How do you find a solution of this differential equation on both of its intervals of existence?

Is this correct?

$x'=\frac{k}{k+t}x \implies x'-\frac{k}{k+t}x=0$

$\implies (|k+t|^{-k}x)'=0 \implies x(t)=c|k+t|^{k}$

x(t)=\begin{cases} c(k+t)^{k} & k>-t \\ -c(k+t)^k & k<-t \\ \end{cases}


This is mostly right, but there is one issue. Because of the singularity at $t = -k$, you have two separate problems on $t > -k$ and $t < -k$. In terms of your solution, this would mean you can have two different constants $c$ on these two domains.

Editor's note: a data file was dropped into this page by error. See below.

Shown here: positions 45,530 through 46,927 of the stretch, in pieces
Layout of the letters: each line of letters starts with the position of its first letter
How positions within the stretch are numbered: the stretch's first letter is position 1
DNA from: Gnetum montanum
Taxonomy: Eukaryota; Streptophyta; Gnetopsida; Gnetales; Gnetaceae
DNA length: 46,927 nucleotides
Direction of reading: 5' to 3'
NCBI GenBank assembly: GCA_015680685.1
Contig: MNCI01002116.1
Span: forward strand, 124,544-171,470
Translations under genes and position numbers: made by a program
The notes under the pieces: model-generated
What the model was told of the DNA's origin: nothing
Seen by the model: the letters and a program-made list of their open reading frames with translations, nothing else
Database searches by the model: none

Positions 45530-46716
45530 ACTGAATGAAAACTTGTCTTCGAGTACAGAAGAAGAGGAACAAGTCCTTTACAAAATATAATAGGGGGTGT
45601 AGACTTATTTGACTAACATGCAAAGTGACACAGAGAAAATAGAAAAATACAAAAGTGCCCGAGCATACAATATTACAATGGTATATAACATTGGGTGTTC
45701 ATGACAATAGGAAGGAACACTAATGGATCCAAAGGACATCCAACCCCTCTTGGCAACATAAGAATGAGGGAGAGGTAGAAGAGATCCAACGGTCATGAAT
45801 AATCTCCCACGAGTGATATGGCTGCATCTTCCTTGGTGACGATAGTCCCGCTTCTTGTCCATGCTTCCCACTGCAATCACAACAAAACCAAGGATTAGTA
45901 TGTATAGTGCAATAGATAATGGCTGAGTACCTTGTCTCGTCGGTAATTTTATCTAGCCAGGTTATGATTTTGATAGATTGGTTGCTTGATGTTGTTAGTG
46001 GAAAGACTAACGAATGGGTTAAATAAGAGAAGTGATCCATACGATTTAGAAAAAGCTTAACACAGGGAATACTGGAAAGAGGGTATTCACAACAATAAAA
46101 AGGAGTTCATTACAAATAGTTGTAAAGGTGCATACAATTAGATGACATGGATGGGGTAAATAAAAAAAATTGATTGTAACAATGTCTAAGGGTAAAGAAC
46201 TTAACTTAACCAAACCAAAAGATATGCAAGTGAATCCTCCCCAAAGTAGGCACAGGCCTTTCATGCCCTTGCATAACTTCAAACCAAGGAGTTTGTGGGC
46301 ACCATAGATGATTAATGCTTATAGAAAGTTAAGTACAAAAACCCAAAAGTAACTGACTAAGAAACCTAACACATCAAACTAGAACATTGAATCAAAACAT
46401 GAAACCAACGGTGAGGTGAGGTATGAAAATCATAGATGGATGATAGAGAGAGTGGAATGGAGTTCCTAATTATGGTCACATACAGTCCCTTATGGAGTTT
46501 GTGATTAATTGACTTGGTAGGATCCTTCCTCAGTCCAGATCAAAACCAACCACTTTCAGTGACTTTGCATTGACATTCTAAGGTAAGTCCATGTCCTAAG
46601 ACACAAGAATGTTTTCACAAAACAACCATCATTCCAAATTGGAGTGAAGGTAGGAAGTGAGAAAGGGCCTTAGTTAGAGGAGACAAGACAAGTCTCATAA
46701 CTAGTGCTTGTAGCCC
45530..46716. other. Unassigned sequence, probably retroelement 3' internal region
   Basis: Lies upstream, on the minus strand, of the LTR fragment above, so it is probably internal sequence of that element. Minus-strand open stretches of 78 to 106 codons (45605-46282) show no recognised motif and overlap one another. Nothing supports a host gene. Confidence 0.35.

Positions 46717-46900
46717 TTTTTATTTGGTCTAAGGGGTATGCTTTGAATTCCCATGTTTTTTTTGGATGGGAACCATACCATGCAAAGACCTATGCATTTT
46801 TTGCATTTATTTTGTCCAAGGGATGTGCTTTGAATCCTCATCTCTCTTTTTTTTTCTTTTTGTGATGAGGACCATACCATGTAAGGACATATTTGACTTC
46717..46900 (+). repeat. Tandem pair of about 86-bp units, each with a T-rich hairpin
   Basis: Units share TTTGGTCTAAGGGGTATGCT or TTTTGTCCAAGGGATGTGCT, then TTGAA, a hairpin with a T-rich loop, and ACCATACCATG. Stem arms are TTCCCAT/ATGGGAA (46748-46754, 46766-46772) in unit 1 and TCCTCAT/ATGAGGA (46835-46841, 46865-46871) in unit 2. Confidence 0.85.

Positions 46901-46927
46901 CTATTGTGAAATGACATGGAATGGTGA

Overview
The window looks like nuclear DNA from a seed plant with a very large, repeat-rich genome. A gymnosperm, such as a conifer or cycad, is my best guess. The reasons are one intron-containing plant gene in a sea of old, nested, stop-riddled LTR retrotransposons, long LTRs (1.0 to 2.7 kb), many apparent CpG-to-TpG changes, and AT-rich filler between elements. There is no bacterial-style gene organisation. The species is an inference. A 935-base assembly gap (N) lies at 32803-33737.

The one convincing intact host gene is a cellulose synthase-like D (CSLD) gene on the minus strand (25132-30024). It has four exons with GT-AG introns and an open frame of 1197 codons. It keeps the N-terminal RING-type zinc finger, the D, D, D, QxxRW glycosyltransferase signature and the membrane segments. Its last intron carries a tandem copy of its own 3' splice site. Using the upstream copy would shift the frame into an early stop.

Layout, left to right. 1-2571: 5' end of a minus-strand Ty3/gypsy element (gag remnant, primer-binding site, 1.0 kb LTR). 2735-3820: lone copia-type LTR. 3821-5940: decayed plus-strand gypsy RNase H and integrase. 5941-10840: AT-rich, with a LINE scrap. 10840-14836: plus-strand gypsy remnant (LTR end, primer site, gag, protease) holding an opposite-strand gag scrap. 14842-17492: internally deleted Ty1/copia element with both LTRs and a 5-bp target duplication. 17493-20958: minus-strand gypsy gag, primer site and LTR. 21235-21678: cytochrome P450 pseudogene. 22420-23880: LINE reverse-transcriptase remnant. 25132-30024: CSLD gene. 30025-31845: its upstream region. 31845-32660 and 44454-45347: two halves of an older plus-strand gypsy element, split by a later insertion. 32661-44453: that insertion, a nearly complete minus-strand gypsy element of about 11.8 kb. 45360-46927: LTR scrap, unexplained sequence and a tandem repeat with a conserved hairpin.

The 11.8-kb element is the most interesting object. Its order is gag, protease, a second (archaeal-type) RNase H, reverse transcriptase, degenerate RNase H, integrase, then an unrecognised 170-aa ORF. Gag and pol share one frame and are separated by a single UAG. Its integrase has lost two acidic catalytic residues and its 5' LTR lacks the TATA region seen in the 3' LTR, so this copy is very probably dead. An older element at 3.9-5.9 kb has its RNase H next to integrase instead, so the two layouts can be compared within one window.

• $\begingroup$ So it would be correct if I renamed the constant $-c$ to $c_1$? $\endgroup$ – user707991 Sep 26 '19 at 23:08
  • $\begingroup$ Yes, that would be enough. $\endgroup$ – Zarrax Sep 26 '19 at 23:28

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